We do, however, very much welcome the addition of sex trafficking as an offence in relation to which an interception warrant may be sought. The issue of trafficking women for sexual servitude has long been a concern of ours, and we have consistently called on the Australian government to increase its efforts to put an end to this inhuman trade. Regrettably, it did take some time for the government to make any significant progress on this front, but I do take the opportunity to again acknowledge and commend the government on its recent announcement that it has allocated more than $20 million over four years to combat the sex trafficking industry in Australia.

When Ms Puangthong Simaplee died in Villawood detention centre in September 2001, Australians were forced to sit up and take notice. Along with many Australians, I was appalled by the details which came to light about the thriving trade in human suffering happening right under our noses and the noses of the authorities. I repeatedly questioned the Minister for Justice and Customs in question time as to what the government was doing to address that situation. The Democrats also called for the establishment of a trafficking task force and a thorough inquiry into the nature and extent of trafficking in Australia. We finally succeeded in getting such an inquiry up through the parliamentary Joint Statutory Committee on the Australian Crime Commission, and I am pleased that that is now progressing and well under way.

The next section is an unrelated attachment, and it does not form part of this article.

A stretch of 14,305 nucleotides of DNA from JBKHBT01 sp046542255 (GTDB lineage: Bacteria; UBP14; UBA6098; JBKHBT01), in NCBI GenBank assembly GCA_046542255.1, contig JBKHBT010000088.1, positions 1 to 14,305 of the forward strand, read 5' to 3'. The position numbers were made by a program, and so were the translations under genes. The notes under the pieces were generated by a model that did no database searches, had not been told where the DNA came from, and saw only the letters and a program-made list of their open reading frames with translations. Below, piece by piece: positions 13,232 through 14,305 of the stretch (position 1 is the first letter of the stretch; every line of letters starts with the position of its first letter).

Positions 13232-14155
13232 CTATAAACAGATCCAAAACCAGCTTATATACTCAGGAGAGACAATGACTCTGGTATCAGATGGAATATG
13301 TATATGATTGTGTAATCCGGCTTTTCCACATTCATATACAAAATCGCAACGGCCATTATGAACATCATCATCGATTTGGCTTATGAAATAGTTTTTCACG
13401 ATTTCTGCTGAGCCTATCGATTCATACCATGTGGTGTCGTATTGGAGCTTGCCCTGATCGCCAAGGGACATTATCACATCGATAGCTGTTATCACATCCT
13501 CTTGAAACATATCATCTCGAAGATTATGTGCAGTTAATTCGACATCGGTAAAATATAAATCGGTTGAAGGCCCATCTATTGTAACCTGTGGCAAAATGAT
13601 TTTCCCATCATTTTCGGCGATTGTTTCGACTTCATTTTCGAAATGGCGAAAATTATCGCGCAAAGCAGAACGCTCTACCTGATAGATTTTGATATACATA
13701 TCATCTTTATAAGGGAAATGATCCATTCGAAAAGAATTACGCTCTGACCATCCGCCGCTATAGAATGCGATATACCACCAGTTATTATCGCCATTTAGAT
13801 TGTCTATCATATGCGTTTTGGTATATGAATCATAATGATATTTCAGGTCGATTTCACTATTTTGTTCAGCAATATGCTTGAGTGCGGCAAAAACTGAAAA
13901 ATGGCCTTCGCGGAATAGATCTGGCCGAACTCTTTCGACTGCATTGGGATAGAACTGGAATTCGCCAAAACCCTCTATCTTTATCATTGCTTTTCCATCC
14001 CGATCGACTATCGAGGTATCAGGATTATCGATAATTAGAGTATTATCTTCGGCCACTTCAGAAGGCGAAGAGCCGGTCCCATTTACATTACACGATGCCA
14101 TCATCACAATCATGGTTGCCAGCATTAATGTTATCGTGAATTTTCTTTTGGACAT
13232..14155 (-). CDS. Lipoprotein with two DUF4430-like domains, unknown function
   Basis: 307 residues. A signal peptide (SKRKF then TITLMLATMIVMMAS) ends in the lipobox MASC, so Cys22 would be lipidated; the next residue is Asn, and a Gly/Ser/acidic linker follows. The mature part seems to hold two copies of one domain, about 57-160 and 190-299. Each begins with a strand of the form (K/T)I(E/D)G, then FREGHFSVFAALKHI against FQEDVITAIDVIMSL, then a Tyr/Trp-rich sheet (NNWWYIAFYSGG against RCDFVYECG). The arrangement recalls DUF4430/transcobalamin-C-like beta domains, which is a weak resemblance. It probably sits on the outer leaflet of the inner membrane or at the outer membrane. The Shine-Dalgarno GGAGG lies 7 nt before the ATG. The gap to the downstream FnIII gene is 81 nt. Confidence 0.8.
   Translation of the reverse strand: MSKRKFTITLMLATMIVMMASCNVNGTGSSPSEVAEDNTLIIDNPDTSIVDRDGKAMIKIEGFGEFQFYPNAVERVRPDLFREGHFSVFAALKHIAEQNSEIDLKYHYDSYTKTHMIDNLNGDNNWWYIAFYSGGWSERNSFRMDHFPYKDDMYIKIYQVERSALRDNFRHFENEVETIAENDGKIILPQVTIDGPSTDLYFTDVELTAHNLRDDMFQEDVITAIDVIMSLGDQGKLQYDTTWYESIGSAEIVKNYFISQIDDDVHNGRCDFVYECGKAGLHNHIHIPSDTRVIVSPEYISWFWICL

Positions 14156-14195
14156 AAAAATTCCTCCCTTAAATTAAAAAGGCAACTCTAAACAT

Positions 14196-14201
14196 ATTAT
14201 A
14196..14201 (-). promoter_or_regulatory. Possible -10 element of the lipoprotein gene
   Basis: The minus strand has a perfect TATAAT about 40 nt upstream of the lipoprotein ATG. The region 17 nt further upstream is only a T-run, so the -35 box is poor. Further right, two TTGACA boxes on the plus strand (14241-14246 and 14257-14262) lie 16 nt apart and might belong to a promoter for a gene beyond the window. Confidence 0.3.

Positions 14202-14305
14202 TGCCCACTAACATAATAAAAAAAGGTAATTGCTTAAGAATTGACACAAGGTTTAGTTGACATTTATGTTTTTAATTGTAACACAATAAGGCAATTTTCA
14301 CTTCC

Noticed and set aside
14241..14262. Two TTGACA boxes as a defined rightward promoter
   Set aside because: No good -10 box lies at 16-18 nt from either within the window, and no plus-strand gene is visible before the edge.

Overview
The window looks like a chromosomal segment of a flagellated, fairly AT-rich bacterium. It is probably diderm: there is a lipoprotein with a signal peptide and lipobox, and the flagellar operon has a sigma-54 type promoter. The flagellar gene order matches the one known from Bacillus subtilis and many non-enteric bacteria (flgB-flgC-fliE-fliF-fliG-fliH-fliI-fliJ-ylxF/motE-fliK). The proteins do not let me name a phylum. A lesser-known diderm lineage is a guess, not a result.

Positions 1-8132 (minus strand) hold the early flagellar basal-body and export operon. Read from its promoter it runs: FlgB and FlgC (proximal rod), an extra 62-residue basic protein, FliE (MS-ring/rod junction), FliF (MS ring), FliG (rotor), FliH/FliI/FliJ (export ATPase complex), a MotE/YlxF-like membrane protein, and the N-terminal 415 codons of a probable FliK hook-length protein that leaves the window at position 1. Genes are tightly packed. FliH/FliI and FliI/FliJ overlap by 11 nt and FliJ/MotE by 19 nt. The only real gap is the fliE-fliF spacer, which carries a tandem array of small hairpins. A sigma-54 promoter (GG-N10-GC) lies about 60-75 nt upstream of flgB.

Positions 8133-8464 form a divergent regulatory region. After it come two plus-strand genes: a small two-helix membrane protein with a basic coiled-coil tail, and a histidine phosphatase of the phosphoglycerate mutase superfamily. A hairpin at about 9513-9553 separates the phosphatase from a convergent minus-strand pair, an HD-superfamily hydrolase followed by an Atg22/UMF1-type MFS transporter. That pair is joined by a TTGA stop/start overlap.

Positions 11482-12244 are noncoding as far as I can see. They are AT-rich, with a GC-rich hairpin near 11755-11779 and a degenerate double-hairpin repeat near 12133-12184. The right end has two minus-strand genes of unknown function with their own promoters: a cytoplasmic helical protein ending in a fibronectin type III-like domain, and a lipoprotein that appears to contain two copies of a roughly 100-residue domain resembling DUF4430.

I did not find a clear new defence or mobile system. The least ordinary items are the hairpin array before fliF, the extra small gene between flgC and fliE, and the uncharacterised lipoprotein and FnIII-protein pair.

The addition of sex trafficking as an offence in relation to which interception warrants can be issued is another important development that I hope will help to bring to justice those who engage in this insidious trade. I believe it will assist in focusing the attention of law enforcement agencies onto the perpetrators of this crime, rather than its victims. In summary, we Democrats welcome this legislative initiative, together with the recent injection of funds by the government. They are positive indications that the government might finally be getting serious about cracking down on the incidence of trafficking and sexual servitude in this country.